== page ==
News and Views on Tibet

Cornell honors Tibetan culture with series of events

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By Michelle Peterson

Cornell University’s first go at a week of Tibetan celebration highlights the region’s spirituality, geography and the human rights struggle, the three most popular issues concerning the region according to the outreach coordinator for the East Asia Project.

“It’s just a really nice array of things that are attractive to different age groups and people of different interests,” said outreach coordinator David Patt.

Ithaca has a tremendous amount of resources related to Tibet, and many are being utilized for this two-week celebration, he said. The main event, scheduled for Wednesday, April 16, is a presentation by Tibetan monk Palden Gyatso, who survived more than 30 years as a political prisoner in Communist China. It will be held in the Annabel Taylor Hall Auditorium at 7 p.m.

Gyatso was first arrested in 1959, at the height of the Chinese military invasion of Tibet and has since become a leading spokesman for Tibetan human rights and has travelled throughout Europe and the states.

Keyzom Ngodup, a Cornell undergraduate and president of university’s branch of Students for a Free Tibet, came up with the idea to bring Gyatso to campus. She and Pratt lined it up with a talk by Robbie Barnett, a well-known figure in the history of the Tibetan movement.

Barnett, who spoke Monday on “Street Resistance and Party Cadres: Women’s Activism in Tibet, 1987-1996,” started the Tibet Information Network, now the foremost source of news coming out of the country. The two presentations were coupled and the week of events was built around them. “It bloomed and blossomed and we had to push it to two weeks because we couldn’t squeeze it all in,” Patt said.

On Wednesday, April 9, a film called “A Rare Look at Tibet in the 1930s,” provides a look into the exotic Himalayan Kingdom and will be provided by post-doctoral visiting scholar Mark Turin.

Turin will show excerpts of a film shot by Sir Frederick Williamson, a British Patrol Officer stationed in Sikkim, Bhutan and Tibet in the 1930s. The event will be held in the Whetzel Room, 404 Plant Science Building at 7 p.m. Turin will show excerpts from the 23 reels of silent, black and white film Williamson shot during his tours.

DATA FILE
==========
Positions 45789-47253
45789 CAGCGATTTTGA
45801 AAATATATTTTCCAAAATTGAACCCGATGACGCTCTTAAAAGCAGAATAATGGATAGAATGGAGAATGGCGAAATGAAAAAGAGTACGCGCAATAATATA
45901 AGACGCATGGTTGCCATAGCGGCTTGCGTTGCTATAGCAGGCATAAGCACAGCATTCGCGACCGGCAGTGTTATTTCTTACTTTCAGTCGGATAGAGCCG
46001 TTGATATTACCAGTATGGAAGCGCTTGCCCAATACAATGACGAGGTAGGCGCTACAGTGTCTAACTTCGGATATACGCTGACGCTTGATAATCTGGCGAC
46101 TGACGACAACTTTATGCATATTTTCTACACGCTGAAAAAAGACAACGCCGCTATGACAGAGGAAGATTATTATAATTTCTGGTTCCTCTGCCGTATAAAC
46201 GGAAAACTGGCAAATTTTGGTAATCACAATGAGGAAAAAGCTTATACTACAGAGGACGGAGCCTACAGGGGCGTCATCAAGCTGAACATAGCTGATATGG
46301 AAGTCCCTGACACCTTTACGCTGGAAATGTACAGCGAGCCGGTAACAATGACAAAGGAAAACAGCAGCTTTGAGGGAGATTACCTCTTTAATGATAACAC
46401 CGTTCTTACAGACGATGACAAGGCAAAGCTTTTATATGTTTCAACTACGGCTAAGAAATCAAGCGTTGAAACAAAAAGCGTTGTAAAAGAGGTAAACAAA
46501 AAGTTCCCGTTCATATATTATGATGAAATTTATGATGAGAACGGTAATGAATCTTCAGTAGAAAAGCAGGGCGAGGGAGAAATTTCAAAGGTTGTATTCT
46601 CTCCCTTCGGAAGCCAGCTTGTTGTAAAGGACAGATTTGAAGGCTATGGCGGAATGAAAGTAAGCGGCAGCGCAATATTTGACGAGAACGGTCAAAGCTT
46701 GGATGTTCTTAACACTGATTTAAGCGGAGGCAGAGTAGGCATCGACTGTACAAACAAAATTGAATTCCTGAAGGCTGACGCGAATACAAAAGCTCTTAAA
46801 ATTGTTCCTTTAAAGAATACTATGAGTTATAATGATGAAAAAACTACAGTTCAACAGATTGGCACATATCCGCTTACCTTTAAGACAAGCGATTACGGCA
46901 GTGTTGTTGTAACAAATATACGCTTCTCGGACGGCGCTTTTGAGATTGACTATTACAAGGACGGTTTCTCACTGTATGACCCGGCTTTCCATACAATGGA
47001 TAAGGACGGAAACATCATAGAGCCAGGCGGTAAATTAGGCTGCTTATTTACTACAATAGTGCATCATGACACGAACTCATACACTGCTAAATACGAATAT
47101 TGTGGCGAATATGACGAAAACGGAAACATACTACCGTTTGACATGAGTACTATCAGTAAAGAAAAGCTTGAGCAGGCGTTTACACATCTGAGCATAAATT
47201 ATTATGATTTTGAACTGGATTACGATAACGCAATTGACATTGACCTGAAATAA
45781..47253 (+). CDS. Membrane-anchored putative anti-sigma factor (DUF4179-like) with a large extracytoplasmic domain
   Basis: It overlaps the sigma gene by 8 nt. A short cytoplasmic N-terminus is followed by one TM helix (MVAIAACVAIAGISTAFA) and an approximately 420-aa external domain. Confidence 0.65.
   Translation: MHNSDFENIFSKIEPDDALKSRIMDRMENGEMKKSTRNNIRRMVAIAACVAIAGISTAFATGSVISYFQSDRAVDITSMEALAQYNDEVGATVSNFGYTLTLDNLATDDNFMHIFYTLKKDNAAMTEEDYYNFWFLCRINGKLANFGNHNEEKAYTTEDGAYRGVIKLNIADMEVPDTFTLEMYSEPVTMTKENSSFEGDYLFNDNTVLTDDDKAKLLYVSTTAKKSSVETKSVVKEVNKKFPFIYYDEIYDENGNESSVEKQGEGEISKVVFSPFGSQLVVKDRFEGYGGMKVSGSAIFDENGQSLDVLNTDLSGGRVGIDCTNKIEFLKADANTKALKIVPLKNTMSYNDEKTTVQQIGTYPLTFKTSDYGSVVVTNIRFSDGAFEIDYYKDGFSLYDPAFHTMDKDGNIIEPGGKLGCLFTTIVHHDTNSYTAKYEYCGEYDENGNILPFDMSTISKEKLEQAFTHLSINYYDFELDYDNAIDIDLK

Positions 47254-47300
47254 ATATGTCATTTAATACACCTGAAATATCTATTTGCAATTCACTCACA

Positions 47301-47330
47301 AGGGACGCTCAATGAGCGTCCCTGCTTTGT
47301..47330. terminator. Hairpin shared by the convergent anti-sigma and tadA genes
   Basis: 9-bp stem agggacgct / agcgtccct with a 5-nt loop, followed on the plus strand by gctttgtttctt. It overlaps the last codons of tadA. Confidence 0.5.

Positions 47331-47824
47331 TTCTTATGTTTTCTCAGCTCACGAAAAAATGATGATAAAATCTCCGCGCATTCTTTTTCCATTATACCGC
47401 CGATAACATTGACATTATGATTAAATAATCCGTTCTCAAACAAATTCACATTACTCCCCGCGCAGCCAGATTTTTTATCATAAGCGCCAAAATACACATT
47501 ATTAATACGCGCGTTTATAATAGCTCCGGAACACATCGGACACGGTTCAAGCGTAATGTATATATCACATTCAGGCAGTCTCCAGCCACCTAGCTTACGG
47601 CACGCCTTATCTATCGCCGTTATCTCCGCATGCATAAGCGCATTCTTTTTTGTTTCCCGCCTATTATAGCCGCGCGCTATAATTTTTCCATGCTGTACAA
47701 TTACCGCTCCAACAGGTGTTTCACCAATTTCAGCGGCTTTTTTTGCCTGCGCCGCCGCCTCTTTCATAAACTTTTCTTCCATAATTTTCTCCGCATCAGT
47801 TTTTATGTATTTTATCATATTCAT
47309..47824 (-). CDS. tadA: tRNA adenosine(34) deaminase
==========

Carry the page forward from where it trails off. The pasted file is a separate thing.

More visuals from the country can be seen in a new film, “Tibet, Cry of the Snow Lion,” which will be screened three times at Cornell Cinema. Patt said the film has only been shown at a few festivals to good reaction.

The documentary by Tom Peosay, a project 10 years in the making, explores the complex web of propaganda, history, politics and emotions that surround the Tibetan issue.

The film, which will be shown at Willard Straight Hall on April 12 and 15 at 7:15 p.m. and on April 13 at 4:30 p.m., is the only event with a ticket price. The Tuesday showing is co-sponsored by the International Students Programming Board, and reduces the price for all Cornell undergrads to $4.

Tibetan Buddhism, what sparked this country’s interest in Tibet, will be covered by a number of talks held at various organizations in and around Ithaca, Patt said.

Patt, the founder of the Lake Moon Dharma Foundation, will talk on the fundamentals of Tibetan Buddhism. The talk, held at the Foundation of Light, begins at 7:30 p.m. on April 10. The foundation is located on Turkey Hill Road, which is two miles past East Hill Plaza, on the left. The driveway to the foundation is the third on the right. The following night, April 11 at 7 p.m., Tenzin Leghpel will present “Buddhas, Bodhisattvas and the Middling Stage of Meditation” at the Namgyal Monastery at 412 Aurora Street.

“He’s an unusual bird. He’s an Indian Brahmin young man who became a Tibetan monk,” Patt said.

On April 17, Craig Preston will speak on “Analysis and Practice in Tibetan Buddhism,” covering the scholastic side of the religion at the Nagarjuna Language Institute at 218 Utica Street at 7:30 p.m.

An open-house reception at the Namgyal Monastery is a chance for the community to get acquainted with the monks at Ithaca’s only Buddhist monastery and hear about the programs they offer. “It’s for people who’ve never been to just come in with no obligations or expectations, drink some tea and have some cookies and see what it looks like,” Patt said.

The reception will be held at the monastery, located at 412 North Aurora Street, on April 18 from 7:30 to 9:00 p.m.

“And last but not least, we’re ending with week with a wonderful puppet show,” Patt said.

The Magic Garden Puppets, with Kundry Willwerth as artistic director, will perform the Tibetan folk tale “The Gift of the Naga King” on April 19 at 10 a.m. at the Robert Purcell Community Center. “They usually deal in materials from Western mythology, but they got interested in Tibetan culture and teamed up with the Tibetan community to create this beautiful performance of a classic Tibetan folktale,” Patt said. Cornell’s East Asia Program and the university’s branch of Students for a Free Tibet are the main sponsors for the two-week event.

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